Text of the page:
Themed Photoshoot : A Hundred Acre Wood Birthday (part 2)

Posted on: Wednesday, February 25, 2015

: from The Photo Lab :

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Have you ever looked at a photograph and wondered “How did they do that?” Sometimes, a photograph can be as simple as freezing a passing moment in time, and others, especially for conceptual photoshoots, there is a lot of planning, prepping, scouting, training and if applicable, post-production work that goes on behind the scenes. For this particular themed photoshoot however, we will focus on the pre-production part of it, since there was little to no post-production on our photographs other than basic light adjustments and retouching.

Here, I will write about the top ten things on your list for a successful Themed Photoshoot. Adjust these as you will, but I find I have used them in every single one of our themed shoots, for years now. Technology may change, but some things really remain the same. To read Part 1 of this post, click HERE. Make sure you stop by Jaymi’s blog too to see her own account of our photoshoot behind the scenes :)

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1. Brainstorm, clarify and write down your ideas. 
Don’t underestimate this step, the more clear you are about what you want to accomplish, the easier it will be to figure out HOW to accomplish it. Sketch, imagine, jot down notes, create an inspiration board, do whatever you need to be able to express what is in your mind. This step is particularly important if you are enlisting the help of others (which I highly recommend). A note on inspiration: it is different to be inspired by than to copy. Be cool, don’t copy, be original and if you are really inspired by something, credit your sources and find ways of making it your own.

2. Break down the needs of your themed photograph and make a shot “wish list”.
Small pieces and tasks are a lot easier to accomplish when they are broken down. Think about your light source, will it be natural or will you need some auxiliary light? Think about your location, do you need to go find a good place or will you shoot it in a controlled environment, like a studio? Will you have props? And if so, how many of those do you have, how many do you need to get, how many can you make yourself? Lists are your friend, plus it feels really nice to check them off when completed, doesn’t it? Make a wish list for the shots you want to make sure and get, it will keep your brain from going bonkers on the day of the shoot, when you will have a million other things to think about.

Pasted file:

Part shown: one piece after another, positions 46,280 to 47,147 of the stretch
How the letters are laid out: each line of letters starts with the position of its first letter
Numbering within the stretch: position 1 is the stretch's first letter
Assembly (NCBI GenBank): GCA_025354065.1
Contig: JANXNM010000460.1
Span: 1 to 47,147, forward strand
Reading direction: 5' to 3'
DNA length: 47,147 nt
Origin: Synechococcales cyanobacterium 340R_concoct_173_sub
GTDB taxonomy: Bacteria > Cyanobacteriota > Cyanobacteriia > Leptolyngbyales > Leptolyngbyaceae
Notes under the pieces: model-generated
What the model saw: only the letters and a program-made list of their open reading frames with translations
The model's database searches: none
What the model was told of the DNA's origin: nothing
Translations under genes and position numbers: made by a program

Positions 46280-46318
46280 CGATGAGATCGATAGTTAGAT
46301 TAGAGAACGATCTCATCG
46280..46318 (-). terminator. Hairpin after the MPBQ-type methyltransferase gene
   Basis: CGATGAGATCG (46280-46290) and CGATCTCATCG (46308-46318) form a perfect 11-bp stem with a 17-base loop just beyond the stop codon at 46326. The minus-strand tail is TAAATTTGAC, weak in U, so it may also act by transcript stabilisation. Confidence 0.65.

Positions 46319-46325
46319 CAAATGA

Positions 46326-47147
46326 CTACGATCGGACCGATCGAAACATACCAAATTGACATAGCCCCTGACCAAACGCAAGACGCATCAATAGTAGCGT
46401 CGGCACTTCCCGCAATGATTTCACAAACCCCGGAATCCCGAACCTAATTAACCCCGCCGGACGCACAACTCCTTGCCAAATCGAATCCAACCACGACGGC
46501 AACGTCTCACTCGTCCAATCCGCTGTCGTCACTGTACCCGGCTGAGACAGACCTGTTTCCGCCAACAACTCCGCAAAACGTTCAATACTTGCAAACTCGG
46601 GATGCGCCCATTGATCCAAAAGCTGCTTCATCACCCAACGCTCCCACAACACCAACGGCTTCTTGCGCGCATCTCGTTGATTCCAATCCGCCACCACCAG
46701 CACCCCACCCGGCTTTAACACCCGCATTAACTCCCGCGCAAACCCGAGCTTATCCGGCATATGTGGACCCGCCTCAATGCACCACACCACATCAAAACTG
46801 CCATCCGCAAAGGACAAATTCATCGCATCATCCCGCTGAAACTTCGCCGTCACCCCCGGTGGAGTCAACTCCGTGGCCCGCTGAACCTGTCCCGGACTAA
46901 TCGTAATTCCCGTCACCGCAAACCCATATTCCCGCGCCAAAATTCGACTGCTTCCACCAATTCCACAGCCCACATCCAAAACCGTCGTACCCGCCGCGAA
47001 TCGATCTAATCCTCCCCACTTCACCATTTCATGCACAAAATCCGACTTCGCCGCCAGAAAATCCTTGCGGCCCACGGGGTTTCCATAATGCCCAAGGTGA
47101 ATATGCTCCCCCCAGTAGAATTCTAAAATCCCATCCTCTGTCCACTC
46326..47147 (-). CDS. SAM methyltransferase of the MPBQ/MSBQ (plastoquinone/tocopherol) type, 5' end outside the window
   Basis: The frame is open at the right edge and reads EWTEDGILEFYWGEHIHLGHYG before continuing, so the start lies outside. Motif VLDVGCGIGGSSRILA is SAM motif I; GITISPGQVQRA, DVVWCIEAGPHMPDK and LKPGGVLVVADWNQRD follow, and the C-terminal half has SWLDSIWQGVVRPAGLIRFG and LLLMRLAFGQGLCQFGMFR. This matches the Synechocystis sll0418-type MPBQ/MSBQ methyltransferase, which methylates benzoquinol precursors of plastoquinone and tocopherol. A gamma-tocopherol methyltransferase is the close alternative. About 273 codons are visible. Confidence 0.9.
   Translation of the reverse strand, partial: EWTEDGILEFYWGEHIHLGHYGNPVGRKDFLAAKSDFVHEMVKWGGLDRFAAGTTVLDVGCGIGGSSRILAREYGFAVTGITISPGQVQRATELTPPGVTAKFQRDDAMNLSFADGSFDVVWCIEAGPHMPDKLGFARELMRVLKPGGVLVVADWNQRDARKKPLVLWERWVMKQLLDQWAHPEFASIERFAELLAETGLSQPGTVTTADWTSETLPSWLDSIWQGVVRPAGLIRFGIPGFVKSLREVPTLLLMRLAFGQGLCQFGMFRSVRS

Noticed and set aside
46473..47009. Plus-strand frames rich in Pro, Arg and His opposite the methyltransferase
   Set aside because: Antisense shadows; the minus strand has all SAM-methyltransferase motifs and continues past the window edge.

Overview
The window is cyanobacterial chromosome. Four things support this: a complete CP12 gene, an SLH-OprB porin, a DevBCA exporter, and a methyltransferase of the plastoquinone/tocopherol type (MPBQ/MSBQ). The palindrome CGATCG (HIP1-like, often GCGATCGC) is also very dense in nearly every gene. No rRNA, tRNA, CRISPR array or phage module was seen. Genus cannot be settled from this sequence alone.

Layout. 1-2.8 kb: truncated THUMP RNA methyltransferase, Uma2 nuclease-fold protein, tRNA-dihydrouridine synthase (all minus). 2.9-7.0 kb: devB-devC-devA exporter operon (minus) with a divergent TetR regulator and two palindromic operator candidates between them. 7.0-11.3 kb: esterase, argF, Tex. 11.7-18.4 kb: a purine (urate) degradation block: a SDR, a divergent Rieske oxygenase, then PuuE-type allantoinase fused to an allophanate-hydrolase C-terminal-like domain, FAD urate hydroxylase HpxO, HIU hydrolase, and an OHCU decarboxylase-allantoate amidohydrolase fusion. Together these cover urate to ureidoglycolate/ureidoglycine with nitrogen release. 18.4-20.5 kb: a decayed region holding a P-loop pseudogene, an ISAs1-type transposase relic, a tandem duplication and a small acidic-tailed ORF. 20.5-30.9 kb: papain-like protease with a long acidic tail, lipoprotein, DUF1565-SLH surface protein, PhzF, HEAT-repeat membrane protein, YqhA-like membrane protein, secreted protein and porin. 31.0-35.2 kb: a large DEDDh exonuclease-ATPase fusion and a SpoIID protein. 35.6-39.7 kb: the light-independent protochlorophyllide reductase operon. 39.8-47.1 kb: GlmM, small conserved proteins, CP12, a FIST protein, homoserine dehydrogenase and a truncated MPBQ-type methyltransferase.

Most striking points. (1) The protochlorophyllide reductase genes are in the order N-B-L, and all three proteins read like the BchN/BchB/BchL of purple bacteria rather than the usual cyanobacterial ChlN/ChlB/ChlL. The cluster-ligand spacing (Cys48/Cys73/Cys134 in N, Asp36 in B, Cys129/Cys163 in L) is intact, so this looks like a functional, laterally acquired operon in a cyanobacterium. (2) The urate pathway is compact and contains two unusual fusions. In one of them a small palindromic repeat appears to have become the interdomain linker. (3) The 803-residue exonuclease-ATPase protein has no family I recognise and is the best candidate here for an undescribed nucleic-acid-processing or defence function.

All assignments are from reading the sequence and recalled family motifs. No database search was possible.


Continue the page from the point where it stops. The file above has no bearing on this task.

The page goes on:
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3. Scout your location
Don’t skip this step. Don’t! Knowing where you will shoot and what the light looks like at the time you want to shoot is crucial! You also need to time how long it takes you to get there, and leave enough time to set-up and break down your set after you are done. In this case, Jaymi wanted a Hundred Acre Wood setting, with warm light and oak trees, so I took her hiking to one of my favorite locations. I am very familiar with this place, I hike and shoot there all the time, so I know what the light looks like at certain times of the day. For the purposes of this shoot, I suggested we start location scouting at 2:00 p.m., to give us enough time to hike and look for the right spot. We found two great potential spots, and knowing we would have to hike in for 30 minutes or so, with a lot of props, equipment and three dogs, we left ourselves a couple of hours before the magic hour (in our case 4:00 p.m.) when we knew the light would be perfect. The day of the shoot, we ended up choosing one of the two spots that was closest to the cars, making it a lot easier on ourselves. When you scout, take pictures! If you can, bring your model, or get a stand-in, but take pictures and take note of where you were, so you can find your way back later.

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4. Gather your props and equipment
You don’t want to be wishing you had something the day of the shoot, so start going through your list and gathering what you need. Jaymi had her list and purchased some props, gathered some she already had and then made some too! She was very smart in having a budget for what she wanted to spend on this, and most if not all the items she purchased were things she will likely use in the future. In terms of gear, test out your gear before the big day. Make sure everything is working well to avoid glitches on the big day. Chances are, that if your battery dies or your flash card fails or you forgot water, that you will miss your magic hour moment to go to the nearest store to get it. Planning folks, it saves lives.

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5. Communicate with your assistants/collaborators etc.
Communication is key if you want a successful shoot. Jaymi, Bill and I are good friends and we were more than happy to collaborate on this fun project with her, and a big part of the success of this was constant communication and openness. She knew what she wanted but she was open to suggestions and ideas, we all asked questions and yes, we did talk about all the nuances of collaborating professionally, the things nobody thinks about such as: “Who will own the copyright to these images? What if they show up somewhere without permission? What if one of us wants to sell them as cards?” etc. Even though we are all good friends, it was important to protect ourselves from all the what ifs. We opted for a shared copyright for all, which is great because there’s not only one person looking out for the images, but three! Both Jaymi and us have had burns with copyright infringement, so we decided to be proactive here and registered all our images before they left our computers. Something else I HIGHLY recommend.

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6. Prep/train with your models